So…they’ve decided to only air unedited recordings with zero commentary and no headlines?

    Despite 5000 years of recorded history, the closest anyone in journalism has ever gotten to the truth is “you will die, eventually”.

  10. The “two sides” are usually only two sides of an extremely limited section on the opinion plane, so that’s not in any way “balanced” to begin with. Unless the “one side” in political coverage, for instance, turns out to be someone like Noam Chomsky… but such opinions are mostly just plain pushed out of sight.

  11. Well, good for NPR, but it’s just a start.  (Now we need to get them to stop the five minute spots with three minutes of intro and outtro.

    I’ve called the CBC News on the same kind of reporting.
    I’ve used as example: “Man says a Flying Saucer landed in his back yard.”  Perfectly factual, but barely worthy of the News of the World.

  12. The more they are “fair to the truth,” the closer Republicans get to cutting off their funding as a result.

  13. There was a Daily Show clip a few years ago, when the LHC was just getting going, about a guy who was suing to stop it because it might destroy the earth. At one point in the story he was asked what he thought the actual chances of that were. His answer? 50%. His reasoning? Well…it could create a black hole that would grow uncontrollably until it devoured the entire earth…or it couldn’t. Since those are the only two possibilities, that means there is a 50/50 chance of it happening.

    The reason I mention that clip is because it’s the same kind of reasoning that seems to be used by many in the media these days. Death Panels? They may or may not be part of the health care bill, which means a 50/50 chance, so we should report both sides equally. Climate change? It may or may not be happening, which means a 50/50 chance, so we should report both sides equally.

    Perhaps it’s simply a response to market forces. After all, if a political entity makes a claim that is demonstrably false, pointing it out runs the risk of pushing away any true believers of that claim. In hyper-partisan times like these that could mean a good chunk of your audience.

    On the other hand, it could be argued that such hyper-partisanship is actually the RESULT of this type of reporting. After all, if your views are given legitimate consideration independent of any factual basis, you might lose the inhibitions associated with being challenged and feel ever more justified in pushing your own beliefs as actual facts.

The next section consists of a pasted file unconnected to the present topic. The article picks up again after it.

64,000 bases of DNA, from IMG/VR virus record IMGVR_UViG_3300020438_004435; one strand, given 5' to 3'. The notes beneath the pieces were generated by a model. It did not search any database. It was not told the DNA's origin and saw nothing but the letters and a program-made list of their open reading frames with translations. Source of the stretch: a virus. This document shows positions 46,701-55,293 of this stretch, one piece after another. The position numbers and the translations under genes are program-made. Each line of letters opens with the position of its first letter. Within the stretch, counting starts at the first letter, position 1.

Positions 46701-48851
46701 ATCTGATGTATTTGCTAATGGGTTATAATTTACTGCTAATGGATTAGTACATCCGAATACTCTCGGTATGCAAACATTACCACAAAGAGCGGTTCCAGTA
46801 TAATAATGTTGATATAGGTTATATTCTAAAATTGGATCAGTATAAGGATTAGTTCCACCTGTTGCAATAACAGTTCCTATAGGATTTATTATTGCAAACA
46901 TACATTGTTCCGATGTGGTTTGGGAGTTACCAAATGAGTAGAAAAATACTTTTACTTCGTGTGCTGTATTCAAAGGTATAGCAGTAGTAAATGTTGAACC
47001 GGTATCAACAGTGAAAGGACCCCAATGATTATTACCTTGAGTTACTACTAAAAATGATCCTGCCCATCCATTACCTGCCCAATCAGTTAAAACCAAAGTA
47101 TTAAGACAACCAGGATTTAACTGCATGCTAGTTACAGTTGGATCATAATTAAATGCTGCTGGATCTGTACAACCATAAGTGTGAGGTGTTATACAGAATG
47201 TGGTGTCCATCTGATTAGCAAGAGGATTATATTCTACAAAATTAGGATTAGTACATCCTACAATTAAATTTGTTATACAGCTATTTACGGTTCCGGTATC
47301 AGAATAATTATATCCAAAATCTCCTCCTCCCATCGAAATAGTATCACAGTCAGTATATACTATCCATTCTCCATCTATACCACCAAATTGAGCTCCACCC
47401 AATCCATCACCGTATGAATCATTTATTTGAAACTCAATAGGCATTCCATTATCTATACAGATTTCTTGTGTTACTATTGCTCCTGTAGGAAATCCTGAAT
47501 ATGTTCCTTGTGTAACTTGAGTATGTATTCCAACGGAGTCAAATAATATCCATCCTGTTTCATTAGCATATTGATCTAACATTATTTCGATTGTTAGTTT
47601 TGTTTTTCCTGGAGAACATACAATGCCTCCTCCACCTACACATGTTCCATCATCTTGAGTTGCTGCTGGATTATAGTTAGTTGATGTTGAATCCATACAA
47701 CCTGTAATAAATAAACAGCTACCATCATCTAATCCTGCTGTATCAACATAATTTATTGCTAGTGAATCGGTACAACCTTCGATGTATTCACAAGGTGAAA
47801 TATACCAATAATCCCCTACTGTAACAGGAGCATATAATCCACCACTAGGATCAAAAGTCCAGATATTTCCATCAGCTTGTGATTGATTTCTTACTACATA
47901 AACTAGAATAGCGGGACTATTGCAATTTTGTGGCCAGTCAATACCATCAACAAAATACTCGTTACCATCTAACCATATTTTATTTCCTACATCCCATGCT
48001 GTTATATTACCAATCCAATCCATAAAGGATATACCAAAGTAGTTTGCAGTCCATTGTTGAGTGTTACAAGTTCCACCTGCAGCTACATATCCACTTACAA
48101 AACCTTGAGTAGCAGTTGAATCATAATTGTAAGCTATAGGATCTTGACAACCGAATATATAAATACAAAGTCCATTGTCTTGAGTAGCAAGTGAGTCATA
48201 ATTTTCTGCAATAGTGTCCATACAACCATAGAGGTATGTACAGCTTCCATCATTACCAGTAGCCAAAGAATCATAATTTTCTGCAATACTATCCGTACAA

14. “An archived clip of different Congressional hearings exposes the fact that the CIA directly plants stories in the media, both in the United States and the rest of the world.

    Question: Do you have any people being paid by the CIA who are contributing to a major circulation journal?
    Answer: We do have people who submit pieces to American journals.
    Question: Do you have any people paid by the CIA who are working for television networks?
    Answer: This I think gets into the details id like
    to get into in executive session. (so the public doesn’t hear how we
    control all the networks)

    Considering that this was going on in the 1950s, it is highly likely that this is happening now and at a much larger extent. The CIA and other government agencies literally control the corporate controlled media.

    Anytime you hear a story on the major networks that has any implication in US foreign or domestic policy rest assured that it was, at the very least, vetted by the CIA before being released.”

  15. Reading the comments on this bothers me. They are trying folks. And NEWSFLASH: You can’t please everyone… EVER! No matter how hard they try to not cross lines, they are human and it will happen. They aren’t swearing to be perfect in EVERYONE’S opinion 100% of the time. Just that they will TRY their best to aim for the truth, and not opinion. At least they are putting effort into it. Can’t they even get a few points for effort. Most news channels don’t even kinda try. I say… Good on ya NPR! I live in the deep south and flipping through radio channels all I hear is hate, hate, hate. People attacking others, so filled with VERY intentional venom. They allow people with differing view points on, only to cut them off mid sentence, insult them & make fun of them… and never actually even TRY to listen to a word they say. And this is on BOTH sides of the party. Channel after channel of pointing fingers and slinging mud. Everyone acting superior, and doing it with smug grin. It got to the point, I barely wanted to turn my radio on. Then, I found NPR. I’m not saying they are perfect… but  I hear them trying to be fair. And what I don’t hear if hate filled venom, cruelty and a smug intolerance for all view points that aren’t their own. Thank you NPR! 

    1. NEWSFLASH: You can’t please everyone

      Then why did they try to do just that at the expense of their integrity?